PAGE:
Sustainable experience design: linking values & fashion

By Paolo Barbesino, PhD and Qaalfa Dibeehi

Sustainable experience design: linking values & fashion

Sustainability encompasses both institutional responsibilities and personal choices, intertwining to shape a more eco-conscious society. The importance of individual actions in driving broader societal change cannot be overstated. This principle is evident in various aspects of our lives, including the fashion industry, which serves as a powerful lens through which to examine the interplay between personal agency and collective sustainability efforts.

Fashion and Personal Agency: A Reflection of Values

The clothes we choose to wear are more than mere garments; they are expressions of our values, beliefs, and the movements we align with. As Angela Davis insightfully pointed out, style is not only a form of communication but also a reflection of history and societal shifts. This concept has been evident throughout history, with fashion choices often signaling deeper values and lifestyle choices, from the adoption of trousers by women as a symbol of liberation to the use of sustainable materials as a stand against environmental degradation.

The Role of Institutions in Advancing Sustainability

Successful institutions are those that anticipate and align with societal movements, gaining authenticity and support from the public. Historical examples include Chanel’s promotion of trousers for women, Levi Strauss & Co.’s early adoption of desegregated factories, and Nike’s embrace of the wellness movement. These cases illustrate how businesses can thrive by authentically supporting and advancing social movements, particularly in the realm of sustainability.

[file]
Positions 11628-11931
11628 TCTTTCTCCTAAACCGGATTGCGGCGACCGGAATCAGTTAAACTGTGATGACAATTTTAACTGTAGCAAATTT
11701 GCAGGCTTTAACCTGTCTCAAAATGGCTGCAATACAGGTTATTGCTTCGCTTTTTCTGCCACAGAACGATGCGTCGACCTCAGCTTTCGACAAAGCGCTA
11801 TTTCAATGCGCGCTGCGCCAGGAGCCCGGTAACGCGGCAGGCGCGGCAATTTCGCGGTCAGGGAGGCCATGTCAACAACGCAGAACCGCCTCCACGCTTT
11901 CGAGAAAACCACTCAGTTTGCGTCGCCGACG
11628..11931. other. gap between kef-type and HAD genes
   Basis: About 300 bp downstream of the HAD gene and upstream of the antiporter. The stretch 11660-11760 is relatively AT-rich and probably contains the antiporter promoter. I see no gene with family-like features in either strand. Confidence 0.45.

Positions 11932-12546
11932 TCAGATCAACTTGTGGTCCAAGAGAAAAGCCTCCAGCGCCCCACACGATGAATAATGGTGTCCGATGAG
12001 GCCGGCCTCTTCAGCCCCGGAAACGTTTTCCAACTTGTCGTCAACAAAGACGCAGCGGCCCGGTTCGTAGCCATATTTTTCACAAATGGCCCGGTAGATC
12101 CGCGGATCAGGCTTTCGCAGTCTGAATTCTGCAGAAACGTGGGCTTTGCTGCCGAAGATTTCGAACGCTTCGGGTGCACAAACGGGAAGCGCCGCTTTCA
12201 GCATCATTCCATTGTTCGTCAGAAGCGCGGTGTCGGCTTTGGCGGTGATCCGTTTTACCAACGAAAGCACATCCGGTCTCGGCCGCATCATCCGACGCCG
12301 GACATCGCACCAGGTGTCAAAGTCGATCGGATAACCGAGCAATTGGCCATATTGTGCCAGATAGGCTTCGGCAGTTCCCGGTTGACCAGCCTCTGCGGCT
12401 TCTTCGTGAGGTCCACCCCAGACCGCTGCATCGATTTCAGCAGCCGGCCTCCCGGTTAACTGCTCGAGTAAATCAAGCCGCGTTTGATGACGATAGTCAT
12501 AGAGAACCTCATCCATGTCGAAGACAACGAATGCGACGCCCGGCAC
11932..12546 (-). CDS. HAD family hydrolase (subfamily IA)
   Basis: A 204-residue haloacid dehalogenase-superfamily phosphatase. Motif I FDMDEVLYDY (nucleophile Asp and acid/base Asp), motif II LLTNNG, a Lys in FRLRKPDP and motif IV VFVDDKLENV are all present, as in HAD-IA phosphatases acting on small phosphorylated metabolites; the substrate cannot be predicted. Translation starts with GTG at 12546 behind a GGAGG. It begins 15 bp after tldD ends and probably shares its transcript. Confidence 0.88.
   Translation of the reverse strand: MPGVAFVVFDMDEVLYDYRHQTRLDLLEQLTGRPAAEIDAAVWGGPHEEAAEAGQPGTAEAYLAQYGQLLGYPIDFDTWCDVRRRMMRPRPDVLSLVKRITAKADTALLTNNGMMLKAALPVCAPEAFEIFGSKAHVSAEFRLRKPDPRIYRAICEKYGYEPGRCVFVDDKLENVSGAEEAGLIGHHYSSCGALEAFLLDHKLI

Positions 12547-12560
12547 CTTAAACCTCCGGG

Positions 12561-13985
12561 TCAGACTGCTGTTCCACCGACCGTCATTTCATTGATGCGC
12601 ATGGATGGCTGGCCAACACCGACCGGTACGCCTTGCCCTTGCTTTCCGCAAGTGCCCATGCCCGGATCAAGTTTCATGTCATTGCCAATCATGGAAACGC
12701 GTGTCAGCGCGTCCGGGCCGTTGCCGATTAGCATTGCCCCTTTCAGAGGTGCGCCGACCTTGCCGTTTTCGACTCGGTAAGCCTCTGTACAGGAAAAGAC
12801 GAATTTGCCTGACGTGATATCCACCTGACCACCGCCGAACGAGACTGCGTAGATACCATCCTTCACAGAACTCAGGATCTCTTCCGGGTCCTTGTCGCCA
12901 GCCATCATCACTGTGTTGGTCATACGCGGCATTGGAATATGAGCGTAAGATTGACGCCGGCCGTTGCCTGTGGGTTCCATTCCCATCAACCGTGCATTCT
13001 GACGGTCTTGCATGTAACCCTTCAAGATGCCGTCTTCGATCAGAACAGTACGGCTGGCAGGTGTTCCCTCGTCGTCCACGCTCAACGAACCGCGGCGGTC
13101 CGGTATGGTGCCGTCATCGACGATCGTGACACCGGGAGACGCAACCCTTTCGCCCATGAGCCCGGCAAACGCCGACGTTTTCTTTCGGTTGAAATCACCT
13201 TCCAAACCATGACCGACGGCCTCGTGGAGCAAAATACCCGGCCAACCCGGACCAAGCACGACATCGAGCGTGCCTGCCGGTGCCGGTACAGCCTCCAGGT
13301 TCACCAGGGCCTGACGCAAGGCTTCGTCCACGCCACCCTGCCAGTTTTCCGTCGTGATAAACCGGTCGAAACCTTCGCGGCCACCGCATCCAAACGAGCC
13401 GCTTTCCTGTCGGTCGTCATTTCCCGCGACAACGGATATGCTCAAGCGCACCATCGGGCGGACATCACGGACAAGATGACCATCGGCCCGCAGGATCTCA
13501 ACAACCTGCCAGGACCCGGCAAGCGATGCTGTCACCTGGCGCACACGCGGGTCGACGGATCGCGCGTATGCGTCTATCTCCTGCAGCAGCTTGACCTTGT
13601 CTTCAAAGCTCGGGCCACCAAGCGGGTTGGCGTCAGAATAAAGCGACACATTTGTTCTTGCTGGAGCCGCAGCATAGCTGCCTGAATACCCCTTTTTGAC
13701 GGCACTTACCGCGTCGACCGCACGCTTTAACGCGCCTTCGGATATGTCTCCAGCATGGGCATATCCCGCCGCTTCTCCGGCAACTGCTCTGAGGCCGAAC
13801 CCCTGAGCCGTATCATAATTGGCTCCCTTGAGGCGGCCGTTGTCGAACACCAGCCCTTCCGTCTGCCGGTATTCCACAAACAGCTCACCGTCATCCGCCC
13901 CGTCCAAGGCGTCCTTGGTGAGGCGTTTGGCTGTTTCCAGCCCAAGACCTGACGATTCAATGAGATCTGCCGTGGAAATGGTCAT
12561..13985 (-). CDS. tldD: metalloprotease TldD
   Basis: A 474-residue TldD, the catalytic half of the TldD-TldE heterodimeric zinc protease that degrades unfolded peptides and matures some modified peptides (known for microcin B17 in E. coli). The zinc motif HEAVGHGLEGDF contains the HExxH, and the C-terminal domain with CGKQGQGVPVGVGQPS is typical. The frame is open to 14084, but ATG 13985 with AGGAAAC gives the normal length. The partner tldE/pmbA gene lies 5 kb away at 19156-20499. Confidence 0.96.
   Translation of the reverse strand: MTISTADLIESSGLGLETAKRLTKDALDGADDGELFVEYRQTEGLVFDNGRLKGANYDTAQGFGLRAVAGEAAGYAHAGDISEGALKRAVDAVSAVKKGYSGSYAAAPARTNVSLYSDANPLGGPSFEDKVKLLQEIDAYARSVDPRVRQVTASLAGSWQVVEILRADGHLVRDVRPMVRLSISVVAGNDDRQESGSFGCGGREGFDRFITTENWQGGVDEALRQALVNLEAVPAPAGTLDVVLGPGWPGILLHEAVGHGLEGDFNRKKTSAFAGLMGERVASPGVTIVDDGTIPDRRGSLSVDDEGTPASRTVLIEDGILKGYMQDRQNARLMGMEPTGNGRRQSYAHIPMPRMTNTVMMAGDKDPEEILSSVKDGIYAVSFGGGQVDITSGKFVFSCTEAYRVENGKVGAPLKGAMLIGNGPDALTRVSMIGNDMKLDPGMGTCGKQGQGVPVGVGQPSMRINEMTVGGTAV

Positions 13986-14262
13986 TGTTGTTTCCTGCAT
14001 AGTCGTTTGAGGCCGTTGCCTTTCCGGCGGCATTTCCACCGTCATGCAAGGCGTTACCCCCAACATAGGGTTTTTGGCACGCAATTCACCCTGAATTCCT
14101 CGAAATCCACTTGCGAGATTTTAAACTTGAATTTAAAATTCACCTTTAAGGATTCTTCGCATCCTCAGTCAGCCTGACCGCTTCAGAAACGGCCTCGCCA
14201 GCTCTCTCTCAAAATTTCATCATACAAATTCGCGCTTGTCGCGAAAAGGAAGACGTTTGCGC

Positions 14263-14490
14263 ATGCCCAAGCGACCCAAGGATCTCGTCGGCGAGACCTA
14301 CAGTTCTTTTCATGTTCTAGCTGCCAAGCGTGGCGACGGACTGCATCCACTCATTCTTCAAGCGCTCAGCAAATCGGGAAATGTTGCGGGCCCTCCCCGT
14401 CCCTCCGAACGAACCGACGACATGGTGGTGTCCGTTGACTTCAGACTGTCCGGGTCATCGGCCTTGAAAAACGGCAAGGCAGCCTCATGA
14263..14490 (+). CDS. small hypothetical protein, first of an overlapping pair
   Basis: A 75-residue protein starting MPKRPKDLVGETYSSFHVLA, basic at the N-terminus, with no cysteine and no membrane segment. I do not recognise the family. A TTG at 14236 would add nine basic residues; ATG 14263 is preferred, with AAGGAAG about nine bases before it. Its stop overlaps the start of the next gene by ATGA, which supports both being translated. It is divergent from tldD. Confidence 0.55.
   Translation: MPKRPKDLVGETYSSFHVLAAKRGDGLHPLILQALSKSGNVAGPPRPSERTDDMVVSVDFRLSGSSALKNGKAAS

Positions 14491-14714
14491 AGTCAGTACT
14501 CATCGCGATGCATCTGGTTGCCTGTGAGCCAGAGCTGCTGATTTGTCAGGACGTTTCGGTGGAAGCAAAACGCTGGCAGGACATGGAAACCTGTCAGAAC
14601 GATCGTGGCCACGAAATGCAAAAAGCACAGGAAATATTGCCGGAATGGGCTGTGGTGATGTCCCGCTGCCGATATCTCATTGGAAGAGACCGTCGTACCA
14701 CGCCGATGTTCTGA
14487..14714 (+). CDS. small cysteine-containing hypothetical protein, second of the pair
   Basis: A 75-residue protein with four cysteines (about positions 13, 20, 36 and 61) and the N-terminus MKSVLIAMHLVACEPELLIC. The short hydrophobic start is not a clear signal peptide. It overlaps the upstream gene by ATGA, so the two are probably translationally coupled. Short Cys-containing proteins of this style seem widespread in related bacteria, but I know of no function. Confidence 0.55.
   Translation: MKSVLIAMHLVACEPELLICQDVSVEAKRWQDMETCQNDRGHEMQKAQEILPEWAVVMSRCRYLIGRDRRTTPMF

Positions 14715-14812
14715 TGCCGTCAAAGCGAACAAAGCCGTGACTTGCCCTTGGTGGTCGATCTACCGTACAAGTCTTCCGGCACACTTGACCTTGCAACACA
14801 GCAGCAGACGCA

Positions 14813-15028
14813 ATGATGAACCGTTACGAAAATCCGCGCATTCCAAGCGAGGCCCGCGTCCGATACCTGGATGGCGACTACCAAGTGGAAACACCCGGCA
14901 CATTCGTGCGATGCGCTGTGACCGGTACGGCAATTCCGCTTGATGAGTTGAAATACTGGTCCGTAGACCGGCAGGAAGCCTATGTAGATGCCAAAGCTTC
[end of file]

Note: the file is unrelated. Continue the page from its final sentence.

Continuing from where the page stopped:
The Growing Movement of Individual Action

The concept of sustainability is evolving, with a growing emphasis on the impact of individual actions. The rise of slow fashion and the use of digital tools for wardrobe tracking are examples of how individuals are seeking to understand and minimize their environmental footprint. By calculating the “cost-per-wear” (CPW) of garments, consumers can make more informed choices that prioritize sustainability and value over time.

Wardrobe-tracking apps and initiatives like the “75-day hard style challenge” reflect a broader shift away from fast fashion towards a culture of mindfulness and appreciation for what we already own. These individual efforts contribute to a collective movement that challenges institutions to acknowledge and address the environmental and ethical implications of their practices.

Sustainability Metrics: Beyond Fashion

The principles of sustainable consumption extend beyond fashion to encompass sectors such as food, transportation, and real estate. By adopting sustainability metrics, consumers can make choices that reflect their values and contribute to a more responsible and mindful society. This approach to “sustainable experiences design” has the potential to revolutionize consumer behavior, making the environmental impact of our choices as visible and manageable as tracking our daily steps.

In conclusion, the intersection of personal agency and institutional responsibility is crucial in advancing sustainability. The fashion industry serves as a poignant example of how individual choices, supported by technological innovations and sustainable practices, can lead to significant societal change. By embracing these principles, we can collectively pave the way for a more sustainable future, where every decision is made with intention and awareness.